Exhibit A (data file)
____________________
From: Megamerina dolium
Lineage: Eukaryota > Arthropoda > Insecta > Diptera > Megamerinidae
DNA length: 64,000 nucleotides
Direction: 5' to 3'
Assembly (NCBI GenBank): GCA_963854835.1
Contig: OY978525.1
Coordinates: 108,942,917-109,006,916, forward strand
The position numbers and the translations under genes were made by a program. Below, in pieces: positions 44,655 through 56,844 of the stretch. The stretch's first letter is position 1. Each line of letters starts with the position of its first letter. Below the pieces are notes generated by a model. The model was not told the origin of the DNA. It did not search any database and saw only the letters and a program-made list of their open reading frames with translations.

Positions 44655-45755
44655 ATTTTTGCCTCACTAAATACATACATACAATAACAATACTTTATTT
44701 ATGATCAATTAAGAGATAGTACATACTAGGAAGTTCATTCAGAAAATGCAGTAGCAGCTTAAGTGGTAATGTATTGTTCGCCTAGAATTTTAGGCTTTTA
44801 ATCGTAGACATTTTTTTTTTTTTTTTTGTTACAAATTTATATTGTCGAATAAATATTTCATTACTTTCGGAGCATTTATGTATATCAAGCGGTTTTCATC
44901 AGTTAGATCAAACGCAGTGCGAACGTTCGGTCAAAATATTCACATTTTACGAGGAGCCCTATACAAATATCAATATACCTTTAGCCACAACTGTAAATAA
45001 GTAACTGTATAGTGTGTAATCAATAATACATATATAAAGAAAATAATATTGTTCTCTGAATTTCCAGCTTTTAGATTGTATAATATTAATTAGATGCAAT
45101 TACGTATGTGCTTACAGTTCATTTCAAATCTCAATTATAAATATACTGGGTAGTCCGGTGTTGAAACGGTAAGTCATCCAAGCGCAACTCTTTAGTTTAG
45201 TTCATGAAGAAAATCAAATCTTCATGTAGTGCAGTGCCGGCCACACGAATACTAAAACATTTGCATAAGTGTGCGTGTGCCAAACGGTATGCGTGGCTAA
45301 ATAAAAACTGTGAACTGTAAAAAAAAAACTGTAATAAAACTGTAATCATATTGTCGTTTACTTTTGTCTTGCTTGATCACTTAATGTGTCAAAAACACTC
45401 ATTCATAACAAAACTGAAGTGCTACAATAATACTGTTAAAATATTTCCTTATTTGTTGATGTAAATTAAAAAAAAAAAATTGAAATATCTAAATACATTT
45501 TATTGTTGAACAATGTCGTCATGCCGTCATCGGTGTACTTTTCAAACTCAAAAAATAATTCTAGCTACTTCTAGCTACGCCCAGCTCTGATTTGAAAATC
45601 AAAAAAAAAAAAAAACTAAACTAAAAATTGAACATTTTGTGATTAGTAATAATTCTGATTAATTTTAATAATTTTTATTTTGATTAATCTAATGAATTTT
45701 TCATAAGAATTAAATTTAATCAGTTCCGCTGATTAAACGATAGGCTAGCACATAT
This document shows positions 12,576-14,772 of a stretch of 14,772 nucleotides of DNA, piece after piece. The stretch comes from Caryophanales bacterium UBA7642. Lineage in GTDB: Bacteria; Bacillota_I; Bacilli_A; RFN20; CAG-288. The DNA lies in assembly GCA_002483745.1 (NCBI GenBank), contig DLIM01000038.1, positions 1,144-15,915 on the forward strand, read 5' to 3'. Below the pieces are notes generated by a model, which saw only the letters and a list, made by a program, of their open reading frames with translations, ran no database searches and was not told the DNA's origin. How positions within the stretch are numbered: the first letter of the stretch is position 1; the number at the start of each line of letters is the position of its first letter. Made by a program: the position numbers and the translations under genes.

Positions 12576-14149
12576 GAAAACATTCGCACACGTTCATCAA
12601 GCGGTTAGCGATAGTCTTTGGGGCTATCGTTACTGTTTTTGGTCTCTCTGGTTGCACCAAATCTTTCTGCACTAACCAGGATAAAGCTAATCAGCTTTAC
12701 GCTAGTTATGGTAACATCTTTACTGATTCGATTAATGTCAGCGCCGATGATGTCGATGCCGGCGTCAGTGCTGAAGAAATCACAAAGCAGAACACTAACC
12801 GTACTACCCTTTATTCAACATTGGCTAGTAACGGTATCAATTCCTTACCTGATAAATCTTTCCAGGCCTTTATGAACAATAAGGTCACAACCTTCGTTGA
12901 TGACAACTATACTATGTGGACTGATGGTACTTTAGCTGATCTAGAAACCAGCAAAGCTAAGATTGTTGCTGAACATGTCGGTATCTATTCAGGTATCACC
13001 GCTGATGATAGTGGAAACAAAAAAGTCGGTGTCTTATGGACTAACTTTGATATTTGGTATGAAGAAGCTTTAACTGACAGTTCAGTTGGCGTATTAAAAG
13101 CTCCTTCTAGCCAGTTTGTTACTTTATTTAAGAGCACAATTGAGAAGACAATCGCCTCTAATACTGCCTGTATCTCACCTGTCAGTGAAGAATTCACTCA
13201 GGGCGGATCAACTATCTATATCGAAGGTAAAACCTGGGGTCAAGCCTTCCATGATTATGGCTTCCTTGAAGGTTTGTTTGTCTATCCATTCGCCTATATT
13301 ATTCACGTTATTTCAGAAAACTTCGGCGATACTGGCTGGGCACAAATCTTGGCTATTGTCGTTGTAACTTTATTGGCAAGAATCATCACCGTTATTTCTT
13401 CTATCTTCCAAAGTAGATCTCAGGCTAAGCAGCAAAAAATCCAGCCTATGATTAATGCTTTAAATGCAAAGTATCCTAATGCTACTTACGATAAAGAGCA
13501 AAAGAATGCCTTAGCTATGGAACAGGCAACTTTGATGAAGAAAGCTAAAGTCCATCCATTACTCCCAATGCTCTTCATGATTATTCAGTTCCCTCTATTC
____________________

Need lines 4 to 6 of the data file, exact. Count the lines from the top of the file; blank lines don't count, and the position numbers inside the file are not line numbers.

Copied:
Direction: 5' to 3'
Assembly (NCBI GenBank): GCA_963854835.1
Contig: OY978525.1